Fighting Misconceptions to Improve Compliance with Influenza Vaccination among Health Care Workers: An Educational Project
ABSTRACT The compliance with influenza vaccination is poor among health care workers (HCWs) due to misconceptions about safety and effectiveness of influenza vaccine. We proposed an educational prospective study to demonstrate to HCWs that influenza vaccine is safe and that other respiratory viruses (RV) are the cause of respiratory symptoms in the months following influenza vaccination. 398 HCWs were surveyed for adverse events (AE) occurring within 48 h of vaccination. AE were reported by 30% of the HCWs. No severe AE was observed. A subset of 337 HCWs was followed up during four months, twice a week, for the detection of respiratory symptoms. RV was diagnosed by direct immunofluorescent assay (DFA) and real time PCR in symptomatic HCWs. Influenza A was detected in five episodes of respiratory symptoms (5.3%) and other RV in 26 (27.9%) episodes. The incidence density of influenza and other RV was 4.3 and 10.8 episodes per 100 HCW-month, respectively. The educational nature of the present study may persuade HCWs to develop a more positive attitude to influenza vaccination.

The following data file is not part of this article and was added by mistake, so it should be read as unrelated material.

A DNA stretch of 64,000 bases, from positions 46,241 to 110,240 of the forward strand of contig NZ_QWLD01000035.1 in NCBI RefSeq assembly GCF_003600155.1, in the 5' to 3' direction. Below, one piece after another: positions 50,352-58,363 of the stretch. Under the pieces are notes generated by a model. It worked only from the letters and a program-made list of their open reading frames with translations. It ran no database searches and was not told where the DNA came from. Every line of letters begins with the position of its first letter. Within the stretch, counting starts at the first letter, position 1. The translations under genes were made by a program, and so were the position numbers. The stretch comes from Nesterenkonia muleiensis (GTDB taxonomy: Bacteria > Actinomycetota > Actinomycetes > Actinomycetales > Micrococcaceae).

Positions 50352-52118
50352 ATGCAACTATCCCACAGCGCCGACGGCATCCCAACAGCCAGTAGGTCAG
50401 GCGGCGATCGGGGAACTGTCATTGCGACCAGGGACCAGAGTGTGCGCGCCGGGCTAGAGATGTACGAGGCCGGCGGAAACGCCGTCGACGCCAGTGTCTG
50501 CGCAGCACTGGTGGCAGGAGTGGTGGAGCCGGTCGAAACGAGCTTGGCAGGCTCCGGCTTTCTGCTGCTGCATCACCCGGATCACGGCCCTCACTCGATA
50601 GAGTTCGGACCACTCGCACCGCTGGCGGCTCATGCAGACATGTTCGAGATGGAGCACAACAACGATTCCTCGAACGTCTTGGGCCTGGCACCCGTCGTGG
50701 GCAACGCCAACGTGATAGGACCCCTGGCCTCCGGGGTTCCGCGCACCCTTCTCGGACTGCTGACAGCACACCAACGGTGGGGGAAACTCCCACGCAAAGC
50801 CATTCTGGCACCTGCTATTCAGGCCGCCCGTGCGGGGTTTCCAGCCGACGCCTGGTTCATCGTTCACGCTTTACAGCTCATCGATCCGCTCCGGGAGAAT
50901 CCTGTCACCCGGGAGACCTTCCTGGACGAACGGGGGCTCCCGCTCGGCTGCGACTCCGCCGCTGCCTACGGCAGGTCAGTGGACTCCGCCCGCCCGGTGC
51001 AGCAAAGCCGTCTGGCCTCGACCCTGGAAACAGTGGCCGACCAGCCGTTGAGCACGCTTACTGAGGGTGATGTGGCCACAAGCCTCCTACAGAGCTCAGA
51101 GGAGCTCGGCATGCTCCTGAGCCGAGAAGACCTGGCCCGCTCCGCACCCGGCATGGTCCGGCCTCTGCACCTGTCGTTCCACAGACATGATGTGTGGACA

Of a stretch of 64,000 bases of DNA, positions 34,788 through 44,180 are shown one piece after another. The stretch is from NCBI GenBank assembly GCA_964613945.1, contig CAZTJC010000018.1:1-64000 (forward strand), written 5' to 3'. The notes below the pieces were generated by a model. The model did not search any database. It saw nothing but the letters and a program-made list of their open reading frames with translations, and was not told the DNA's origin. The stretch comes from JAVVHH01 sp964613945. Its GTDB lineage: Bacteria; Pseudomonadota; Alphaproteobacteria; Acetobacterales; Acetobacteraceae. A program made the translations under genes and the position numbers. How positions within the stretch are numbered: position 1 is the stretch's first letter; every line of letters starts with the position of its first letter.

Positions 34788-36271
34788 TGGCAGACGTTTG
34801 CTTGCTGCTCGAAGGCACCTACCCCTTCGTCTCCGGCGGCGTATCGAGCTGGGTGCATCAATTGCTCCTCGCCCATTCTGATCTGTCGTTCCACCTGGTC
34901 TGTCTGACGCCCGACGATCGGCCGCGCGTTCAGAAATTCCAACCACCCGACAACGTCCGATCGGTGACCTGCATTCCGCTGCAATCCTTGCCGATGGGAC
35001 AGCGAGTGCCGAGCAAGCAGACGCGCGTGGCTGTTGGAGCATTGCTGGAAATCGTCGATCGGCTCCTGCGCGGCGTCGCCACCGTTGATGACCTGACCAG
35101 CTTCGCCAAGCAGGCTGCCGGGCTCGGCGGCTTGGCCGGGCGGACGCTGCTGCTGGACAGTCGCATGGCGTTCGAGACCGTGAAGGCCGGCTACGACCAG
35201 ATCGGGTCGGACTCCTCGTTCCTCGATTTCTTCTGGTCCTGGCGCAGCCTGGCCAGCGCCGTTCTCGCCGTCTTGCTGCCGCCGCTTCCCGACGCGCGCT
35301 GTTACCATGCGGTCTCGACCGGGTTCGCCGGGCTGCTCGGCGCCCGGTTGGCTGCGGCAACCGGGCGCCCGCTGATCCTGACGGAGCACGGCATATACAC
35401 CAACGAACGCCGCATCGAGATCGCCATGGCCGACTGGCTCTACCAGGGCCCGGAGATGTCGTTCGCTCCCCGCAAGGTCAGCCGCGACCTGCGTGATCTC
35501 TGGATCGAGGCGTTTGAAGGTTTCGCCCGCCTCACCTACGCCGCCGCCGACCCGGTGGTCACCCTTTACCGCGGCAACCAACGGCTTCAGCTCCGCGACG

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ABSTRACT: Health Authorities recommend influenza vaccination of healthcare personnel (HCP) to decrease the transmission of influenza to vulnerable patients. Recent studies have almost exclusively used quantitative questionnaires in order to identify determinants of vaccination behaviour. Interviews enable HCP to express freely why they think they are (not) willing to get vaccinated against influenza. By means of semi-structured one-on-one interviews with 123 Belgian, Dutch and German HCP, reasons for and against vaccination, experiences with influenza vaccination, intention to get vaccinated and possible barriers, as well as willingness to advice influenza vaccination to patients were investigated. Data were processed with QSR NVivo 8.0 and analysed using a combination of a deductive and a general inductive approach. Across countries, self-protection, patient protection, and protection of family members were reported as most important reasons to get vaccinated against influenza. Reasons to not get vaccinated against influenza were fear of side effects caused by the vaccine, a low risk-perception, the disbelief in the effectiveness of influenza vaccination, organizational barriers, misconceptions, and undefined negative emotions. The social cognitive variables underlying the decision of HCP to get vaccinated against influenza (or not) seem to be similar in Belgium, Germany, and the Netherlands, even though some differences surfaced. A quantitative investigation of those social cognitive variables is needed in order to determine the importance of the social cognitive variables in explaining the intention to get vaccinated and the importance of the similarities and differences between countries that have been found in this study.BMC Public Health 04/2014; 14(1):407. DOI:10.1186/1471-2458-14-407 · 2.32 Impact Factor